APA Presidential Reception
The Board of Directors cordially invites all APA members attending the 132nd Annual Meeting to a reception honoring President Julia Haig Gaisser on Friday, January 5, immediately after the Plenary Session and Presidential Address. Tickets for the APA Presidential Reception will be included in the registration materials of all APA members.

APA Business Meeting

The Board of Directors invites all APA members to attend the society's official business meeting on Saturday, January 6, 2001, from 8:00 to 9:00 a.m., to hear a report on the year's activities. Questions and comments from members are welcome. Complimentary continental breakfast will be served.

Open Meeting of the Placement Committee

The Placement Committee invites all interested members to attend this discussion of the Placement Service on January 5 from 7:30-8:30 a.m. Committee members hope that both candidates and representatives of hiring institutions will offer suggestions for improvements in this vital service. Complimentary continental breakfast will be served.

Minority Student Scholarship Fund-raising Breakfast and Raffle

The APA's Committee on Scholarships for Minority Students is sponsoring a fund-raising breakfast and raffle on Friday, January 5 from 7:15 a.m. to 8:30 a.m. in the San Diego Marriott Hotel and Marina. Tickets to this event cost $35 and include admission to the breakfast and six chances to win one of the raffle's three prizes: over $250 in books donated by a variety of academic publishers. Additional chances for the raffle (or chances in lieu of attending the reception) can also be purchased in the Registration Area at a cost of $10 for 1 or $25 for 3. It is not necessary to be present at the reception to win the raffle.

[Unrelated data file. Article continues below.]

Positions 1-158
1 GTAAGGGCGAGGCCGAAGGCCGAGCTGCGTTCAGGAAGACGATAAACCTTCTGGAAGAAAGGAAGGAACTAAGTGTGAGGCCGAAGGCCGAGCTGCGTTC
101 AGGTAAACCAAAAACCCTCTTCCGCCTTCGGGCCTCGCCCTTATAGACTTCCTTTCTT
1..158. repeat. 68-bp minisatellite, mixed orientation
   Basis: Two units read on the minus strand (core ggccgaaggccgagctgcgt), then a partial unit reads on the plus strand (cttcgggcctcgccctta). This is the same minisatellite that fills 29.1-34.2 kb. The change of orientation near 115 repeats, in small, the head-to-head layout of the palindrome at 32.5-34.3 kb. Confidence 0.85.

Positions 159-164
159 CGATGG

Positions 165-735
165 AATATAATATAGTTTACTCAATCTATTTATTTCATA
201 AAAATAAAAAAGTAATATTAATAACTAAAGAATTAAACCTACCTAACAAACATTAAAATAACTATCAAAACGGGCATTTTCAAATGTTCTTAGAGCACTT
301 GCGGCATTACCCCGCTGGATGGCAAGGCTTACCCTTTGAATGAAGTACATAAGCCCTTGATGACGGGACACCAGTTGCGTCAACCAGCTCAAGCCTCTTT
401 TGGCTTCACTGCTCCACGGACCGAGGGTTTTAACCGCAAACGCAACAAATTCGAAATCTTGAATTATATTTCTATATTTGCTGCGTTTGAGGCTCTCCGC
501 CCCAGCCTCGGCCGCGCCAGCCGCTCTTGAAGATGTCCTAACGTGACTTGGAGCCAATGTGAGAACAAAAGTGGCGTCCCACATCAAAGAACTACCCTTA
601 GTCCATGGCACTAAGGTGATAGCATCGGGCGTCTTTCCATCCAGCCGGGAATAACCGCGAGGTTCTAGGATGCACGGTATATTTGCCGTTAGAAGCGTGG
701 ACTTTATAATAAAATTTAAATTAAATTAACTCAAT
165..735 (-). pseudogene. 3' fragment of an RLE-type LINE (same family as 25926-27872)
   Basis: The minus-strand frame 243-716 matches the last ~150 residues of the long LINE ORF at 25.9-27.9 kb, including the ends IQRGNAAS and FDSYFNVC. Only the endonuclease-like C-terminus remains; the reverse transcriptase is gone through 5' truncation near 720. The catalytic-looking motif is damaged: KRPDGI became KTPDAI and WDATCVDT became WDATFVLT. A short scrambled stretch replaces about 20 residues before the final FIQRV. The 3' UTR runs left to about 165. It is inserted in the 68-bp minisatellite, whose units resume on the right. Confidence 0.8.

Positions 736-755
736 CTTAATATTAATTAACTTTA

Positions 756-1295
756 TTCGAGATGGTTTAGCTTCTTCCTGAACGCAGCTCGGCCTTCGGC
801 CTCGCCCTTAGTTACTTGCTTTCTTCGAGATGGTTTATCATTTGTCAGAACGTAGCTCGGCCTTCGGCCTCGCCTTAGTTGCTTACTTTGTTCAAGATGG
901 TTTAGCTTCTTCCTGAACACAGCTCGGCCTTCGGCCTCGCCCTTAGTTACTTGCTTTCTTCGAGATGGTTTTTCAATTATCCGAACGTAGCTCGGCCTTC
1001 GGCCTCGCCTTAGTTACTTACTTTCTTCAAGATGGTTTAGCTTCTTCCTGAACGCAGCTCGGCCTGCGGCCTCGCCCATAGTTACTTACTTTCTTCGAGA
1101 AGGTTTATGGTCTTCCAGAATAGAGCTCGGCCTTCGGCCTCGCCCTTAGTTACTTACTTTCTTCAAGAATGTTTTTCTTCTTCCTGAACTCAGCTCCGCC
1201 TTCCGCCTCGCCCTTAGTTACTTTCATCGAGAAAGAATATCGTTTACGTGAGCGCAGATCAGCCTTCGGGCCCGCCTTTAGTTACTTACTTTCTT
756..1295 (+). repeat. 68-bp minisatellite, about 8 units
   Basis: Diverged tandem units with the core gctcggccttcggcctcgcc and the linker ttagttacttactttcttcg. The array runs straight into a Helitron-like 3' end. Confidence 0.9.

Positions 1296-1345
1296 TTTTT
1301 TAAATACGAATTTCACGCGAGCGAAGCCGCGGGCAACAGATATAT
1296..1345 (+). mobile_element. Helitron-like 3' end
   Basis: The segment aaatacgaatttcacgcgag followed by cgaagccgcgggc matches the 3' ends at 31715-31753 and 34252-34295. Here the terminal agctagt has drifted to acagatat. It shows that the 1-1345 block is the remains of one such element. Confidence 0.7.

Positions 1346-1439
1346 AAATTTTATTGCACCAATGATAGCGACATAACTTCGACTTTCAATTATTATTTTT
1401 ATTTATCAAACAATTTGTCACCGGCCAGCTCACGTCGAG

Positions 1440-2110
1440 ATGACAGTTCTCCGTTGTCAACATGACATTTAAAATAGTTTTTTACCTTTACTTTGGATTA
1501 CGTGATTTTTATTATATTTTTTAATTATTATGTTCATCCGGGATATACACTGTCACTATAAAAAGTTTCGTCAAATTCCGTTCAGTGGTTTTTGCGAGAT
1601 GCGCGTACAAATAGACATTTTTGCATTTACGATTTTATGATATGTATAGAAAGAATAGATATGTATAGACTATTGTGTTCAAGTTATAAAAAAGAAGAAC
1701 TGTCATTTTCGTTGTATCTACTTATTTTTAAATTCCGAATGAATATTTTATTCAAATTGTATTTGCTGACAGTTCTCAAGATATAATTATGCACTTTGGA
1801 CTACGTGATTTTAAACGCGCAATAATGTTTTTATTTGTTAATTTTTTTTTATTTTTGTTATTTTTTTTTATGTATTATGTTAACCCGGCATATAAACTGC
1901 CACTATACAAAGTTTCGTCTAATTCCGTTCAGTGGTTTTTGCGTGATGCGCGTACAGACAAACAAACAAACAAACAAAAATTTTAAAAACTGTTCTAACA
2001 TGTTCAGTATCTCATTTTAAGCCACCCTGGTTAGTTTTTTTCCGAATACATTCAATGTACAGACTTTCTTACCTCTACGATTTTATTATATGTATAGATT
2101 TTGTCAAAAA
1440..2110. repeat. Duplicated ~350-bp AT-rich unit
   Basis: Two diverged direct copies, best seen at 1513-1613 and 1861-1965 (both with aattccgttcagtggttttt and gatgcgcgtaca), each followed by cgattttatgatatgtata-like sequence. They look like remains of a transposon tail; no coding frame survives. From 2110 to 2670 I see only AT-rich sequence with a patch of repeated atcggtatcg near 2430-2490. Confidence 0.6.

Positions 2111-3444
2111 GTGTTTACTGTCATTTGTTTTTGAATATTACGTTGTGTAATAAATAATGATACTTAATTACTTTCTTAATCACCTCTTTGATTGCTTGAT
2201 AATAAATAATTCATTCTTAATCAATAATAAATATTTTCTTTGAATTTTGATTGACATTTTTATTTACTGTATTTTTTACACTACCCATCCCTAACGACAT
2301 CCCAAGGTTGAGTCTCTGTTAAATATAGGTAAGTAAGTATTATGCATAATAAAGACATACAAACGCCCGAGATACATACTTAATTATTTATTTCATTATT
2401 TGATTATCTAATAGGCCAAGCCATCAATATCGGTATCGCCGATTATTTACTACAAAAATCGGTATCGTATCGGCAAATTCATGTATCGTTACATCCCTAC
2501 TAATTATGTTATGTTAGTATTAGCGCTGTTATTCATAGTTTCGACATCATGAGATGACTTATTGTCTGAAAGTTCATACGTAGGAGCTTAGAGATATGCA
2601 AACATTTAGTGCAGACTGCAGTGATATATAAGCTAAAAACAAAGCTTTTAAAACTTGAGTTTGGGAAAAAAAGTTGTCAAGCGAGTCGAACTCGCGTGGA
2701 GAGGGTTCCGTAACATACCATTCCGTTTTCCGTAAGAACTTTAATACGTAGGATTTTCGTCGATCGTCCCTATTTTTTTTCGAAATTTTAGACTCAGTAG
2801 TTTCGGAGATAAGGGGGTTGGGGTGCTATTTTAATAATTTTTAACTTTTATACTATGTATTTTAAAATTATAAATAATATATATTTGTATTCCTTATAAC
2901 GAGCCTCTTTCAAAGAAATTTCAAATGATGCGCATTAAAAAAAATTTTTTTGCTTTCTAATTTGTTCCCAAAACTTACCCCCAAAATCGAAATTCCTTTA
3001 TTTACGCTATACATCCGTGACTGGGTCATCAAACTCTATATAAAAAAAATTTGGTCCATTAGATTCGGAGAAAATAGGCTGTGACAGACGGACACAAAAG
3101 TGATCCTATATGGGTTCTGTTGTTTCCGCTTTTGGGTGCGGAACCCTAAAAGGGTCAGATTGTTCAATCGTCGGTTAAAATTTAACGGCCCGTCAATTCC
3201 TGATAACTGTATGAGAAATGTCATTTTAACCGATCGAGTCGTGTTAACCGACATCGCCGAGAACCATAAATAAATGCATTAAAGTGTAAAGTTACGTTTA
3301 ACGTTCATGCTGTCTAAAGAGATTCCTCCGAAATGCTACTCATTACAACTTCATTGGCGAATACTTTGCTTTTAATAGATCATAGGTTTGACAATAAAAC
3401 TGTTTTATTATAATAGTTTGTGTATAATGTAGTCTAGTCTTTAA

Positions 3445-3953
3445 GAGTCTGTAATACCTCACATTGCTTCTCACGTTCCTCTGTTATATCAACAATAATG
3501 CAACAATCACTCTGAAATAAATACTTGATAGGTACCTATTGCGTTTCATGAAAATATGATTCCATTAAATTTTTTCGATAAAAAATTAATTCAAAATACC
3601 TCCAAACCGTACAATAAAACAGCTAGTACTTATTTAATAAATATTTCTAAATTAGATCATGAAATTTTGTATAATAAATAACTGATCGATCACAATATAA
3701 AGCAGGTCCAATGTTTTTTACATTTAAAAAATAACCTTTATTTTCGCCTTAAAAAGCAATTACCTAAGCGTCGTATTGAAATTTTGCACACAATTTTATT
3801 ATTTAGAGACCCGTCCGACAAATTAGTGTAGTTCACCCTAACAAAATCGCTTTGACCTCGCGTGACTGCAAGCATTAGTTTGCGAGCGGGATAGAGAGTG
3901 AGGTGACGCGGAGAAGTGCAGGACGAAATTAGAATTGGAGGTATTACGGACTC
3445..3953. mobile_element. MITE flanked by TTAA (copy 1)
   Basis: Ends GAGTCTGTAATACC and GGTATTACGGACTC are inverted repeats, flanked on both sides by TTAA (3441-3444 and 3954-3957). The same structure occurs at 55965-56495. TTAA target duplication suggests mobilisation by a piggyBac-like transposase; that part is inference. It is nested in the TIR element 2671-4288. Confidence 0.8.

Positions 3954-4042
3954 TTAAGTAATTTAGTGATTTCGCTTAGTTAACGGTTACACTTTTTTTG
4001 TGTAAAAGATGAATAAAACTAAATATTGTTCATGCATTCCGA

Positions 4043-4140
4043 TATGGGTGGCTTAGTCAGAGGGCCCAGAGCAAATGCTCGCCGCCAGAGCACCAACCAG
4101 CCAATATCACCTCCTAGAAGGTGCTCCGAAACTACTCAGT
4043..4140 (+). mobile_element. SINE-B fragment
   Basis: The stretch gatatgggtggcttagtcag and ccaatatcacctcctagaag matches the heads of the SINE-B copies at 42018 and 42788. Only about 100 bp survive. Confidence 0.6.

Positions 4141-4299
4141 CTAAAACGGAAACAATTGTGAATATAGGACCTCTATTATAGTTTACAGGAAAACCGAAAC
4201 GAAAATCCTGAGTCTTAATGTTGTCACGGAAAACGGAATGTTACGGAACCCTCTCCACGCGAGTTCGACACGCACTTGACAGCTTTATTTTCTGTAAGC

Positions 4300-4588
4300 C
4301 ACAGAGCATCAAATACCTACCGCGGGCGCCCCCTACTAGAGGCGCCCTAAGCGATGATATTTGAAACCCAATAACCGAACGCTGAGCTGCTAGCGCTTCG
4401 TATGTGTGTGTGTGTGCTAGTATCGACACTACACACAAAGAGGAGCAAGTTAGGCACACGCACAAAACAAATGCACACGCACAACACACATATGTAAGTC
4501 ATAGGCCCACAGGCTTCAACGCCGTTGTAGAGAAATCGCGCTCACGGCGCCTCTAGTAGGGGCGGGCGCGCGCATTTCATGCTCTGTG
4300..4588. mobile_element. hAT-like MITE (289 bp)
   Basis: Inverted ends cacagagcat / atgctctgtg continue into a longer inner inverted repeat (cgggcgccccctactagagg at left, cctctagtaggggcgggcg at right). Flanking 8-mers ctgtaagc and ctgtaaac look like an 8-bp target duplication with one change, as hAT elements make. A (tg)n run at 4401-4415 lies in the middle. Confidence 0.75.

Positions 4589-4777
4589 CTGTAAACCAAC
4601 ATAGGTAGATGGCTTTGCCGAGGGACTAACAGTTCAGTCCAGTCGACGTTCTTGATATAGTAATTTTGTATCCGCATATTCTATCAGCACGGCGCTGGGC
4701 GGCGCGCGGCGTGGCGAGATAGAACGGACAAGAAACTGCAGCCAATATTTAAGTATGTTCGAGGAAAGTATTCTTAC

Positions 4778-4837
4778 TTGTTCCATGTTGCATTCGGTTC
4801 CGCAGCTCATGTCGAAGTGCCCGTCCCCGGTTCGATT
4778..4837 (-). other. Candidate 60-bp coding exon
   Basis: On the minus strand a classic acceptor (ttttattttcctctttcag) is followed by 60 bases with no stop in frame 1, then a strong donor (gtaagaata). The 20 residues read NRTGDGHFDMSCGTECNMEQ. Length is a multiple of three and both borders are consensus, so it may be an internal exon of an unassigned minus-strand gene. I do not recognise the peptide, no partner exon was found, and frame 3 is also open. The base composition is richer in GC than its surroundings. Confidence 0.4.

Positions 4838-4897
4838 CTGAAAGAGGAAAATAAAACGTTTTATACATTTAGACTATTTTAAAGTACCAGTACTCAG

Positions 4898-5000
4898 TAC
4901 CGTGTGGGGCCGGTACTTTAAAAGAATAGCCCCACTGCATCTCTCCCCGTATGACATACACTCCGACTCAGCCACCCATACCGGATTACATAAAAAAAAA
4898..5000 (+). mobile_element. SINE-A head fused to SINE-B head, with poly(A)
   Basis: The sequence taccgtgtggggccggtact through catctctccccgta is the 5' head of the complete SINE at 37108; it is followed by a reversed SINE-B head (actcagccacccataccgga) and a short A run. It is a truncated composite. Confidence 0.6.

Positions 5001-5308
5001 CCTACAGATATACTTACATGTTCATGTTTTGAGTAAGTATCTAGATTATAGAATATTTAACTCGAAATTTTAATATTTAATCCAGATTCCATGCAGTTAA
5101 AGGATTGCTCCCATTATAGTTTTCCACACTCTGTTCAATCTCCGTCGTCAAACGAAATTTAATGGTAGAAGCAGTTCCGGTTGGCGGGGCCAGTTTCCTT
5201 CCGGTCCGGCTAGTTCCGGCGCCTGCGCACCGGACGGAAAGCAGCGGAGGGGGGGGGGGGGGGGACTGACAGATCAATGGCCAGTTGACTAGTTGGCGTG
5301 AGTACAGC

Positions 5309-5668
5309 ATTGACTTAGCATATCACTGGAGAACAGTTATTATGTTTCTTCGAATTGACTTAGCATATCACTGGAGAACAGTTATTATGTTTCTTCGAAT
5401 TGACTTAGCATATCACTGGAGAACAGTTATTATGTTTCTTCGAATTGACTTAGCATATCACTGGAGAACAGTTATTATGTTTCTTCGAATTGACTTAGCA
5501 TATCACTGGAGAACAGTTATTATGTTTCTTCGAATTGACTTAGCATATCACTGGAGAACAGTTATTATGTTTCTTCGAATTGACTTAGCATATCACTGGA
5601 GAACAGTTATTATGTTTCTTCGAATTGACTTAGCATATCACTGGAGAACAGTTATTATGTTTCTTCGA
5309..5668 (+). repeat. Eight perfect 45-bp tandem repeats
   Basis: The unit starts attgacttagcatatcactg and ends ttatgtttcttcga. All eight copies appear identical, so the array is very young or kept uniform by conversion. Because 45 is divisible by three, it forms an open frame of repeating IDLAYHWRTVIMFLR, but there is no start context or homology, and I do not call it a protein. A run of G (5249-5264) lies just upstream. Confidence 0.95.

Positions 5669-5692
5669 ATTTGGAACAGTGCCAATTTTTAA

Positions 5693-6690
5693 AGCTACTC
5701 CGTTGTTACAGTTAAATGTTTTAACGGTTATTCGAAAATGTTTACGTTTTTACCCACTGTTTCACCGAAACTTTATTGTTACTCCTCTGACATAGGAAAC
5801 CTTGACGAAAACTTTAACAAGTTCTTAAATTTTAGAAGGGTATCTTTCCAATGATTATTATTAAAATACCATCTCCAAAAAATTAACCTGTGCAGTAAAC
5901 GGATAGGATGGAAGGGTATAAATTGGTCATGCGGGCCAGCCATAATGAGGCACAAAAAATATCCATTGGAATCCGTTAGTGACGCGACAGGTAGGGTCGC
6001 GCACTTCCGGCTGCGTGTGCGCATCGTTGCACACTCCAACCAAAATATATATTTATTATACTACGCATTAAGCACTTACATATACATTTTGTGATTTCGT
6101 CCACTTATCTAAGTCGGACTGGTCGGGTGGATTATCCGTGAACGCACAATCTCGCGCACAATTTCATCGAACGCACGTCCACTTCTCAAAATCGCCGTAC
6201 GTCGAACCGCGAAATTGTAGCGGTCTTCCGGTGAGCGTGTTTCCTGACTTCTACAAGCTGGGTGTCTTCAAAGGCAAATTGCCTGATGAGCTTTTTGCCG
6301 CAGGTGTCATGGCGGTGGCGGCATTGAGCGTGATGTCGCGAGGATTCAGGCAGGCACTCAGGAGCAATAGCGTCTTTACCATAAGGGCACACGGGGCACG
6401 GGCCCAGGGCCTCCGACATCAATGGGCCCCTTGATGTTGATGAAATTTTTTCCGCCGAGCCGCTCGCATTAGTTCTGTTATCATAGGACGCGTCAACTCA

Informal Oral Reading Session

The Society for the Oral Reading of Greek and Latin Literature will hold its annual informal reading session at the San Diego Marriott on Thursday, January 4, from 7:30 to 9:30 p.m. This session is an opportunity for any annual meeting registrant to read aloud a selection of Greek or Latin literature (maximum 35 lines) before an interested and sympathetic audience. The session is not a contest but is rather a friendly exchange of sounds and ideas among those interested in the effective oral performance of classical literature. If the reader so desires, listeners will offer constructive comments after the reading. All readers are asked to bring 30 photocopies of their texts for distribution. Auditors are cordially welcome.

Special Performance Event